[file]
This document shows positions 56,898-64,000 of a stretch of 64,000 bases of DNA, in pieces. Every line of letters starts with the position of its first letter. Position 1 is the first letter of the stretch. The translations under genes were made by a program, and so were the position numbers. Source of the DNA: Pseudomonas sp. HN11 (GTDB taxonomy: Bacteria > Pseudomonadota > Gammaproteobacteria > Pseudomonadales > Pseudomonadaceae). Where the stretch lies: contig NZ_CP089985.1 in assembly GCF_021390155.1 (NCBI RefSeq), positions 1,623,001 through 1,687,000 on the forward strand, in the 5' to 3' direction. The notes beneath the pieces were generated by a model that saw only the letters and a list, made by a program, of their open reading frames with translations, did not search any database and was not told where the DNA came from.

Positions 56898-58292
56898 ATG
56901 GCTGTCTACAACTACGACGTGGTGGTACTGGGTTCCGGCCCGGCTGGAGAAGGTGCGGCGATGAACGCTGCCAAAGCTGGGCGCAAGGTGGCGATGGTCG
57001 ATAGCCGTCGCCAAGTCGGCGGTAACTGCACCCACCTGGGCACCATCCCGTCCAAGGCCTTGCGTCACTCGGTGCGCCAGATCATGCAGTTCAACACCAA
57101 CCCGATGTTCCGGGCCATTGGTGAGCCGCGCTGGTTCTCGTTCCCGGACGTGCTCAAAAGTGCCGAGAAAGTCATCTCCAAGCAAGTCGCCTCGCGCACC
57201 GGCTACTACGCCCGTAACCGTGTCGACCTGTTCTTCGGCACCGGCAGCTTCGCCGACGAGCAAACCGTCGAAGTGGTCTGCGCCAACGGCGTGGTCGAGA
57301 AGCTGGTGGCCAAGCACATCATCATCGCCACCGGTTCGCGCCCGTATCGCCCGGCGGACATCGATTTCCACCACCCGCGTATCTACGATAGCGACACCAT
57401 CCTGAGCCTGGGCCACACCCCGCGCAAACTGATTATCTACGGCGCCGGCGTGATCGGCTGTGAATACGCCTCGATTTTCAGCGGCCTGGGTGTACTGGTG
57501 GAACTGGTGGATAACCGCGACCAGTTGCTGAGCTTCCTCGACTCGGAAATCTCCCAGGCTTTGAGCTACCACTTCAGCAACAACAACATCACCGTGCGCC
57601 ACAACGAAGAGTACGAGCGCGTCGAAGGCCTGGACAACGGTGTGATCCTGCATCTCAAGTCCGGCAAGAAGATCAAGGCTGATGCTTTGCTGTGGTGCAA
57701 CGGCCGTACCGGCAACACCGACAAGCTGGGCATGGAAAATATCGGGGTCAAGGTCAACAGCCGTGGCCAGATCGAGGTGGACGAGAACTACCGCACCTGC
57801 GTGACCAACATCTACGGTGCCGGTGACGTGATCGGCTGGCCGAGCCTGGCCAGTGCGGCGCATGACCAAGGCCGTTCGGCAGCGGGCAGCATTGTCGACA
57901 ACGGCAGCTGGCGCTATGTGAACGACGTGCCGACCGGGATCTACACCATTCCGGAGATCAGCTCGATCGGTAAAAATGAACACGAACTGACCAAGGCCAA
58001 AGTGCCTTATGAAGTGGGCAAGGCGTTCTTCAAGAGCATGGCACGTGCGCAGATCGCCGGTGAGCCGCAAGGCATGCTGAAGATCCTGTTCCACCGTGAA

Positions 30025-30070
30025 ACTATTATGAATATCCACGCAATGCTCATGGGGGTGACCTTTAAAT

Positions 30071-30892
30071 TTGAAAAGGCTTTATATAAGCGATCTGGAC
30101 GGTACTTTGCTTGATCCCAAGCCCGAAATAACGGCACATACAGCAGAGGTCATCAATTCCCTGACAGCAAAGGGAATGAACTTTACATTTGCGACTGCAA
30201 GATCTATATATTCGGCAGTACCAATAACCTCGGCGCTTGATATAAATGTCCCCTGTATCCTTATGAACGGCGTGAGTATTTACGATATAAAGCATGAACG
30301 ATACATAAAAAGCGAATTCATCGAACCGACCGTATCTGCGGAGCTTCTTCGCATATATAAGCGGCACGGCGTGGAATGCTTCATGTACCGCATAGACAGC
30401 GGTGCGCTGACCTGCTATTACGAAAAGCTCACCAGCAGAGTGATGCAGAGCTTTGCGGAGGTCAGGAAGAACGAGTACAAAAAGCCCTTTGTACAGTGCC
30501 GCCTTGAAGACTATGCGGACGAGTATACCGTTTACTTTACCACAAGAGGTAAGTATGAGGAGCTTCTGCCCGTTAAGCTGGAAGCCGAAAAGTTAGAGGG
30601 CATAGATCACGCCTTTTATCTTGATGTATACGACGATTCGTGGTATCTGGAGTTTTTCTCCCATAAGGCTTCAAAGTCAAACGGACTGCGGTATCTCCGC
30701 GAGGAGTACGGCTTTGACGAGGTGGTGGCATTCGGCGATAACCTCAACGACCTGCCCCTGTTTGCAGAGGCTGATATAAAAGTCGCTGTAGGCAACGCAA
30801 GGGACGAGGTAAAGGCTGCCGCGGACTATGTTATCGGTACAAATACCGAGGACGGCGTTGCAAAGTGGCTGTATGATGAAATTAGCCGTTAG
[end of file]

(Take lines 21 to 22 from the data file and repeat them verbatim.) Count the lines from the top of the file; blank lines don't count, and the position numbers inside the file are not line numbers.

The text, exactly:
30201 GATCTATATATTCGGCAGTACCAATAACCTCGGCGCTTGATATAAATGTCCCCTGTATCCTTATGAACGGCGTGAGTATTTACGATATAAAGCATGAACG
30301 ATACATAAAAAGCGAATTCATCGAACCGACCGTATCTGCGGAGCTTCTTCGCATATATAAGCGGCACGGCGTGGAATGCTTCATGTACCGCATAGACAGC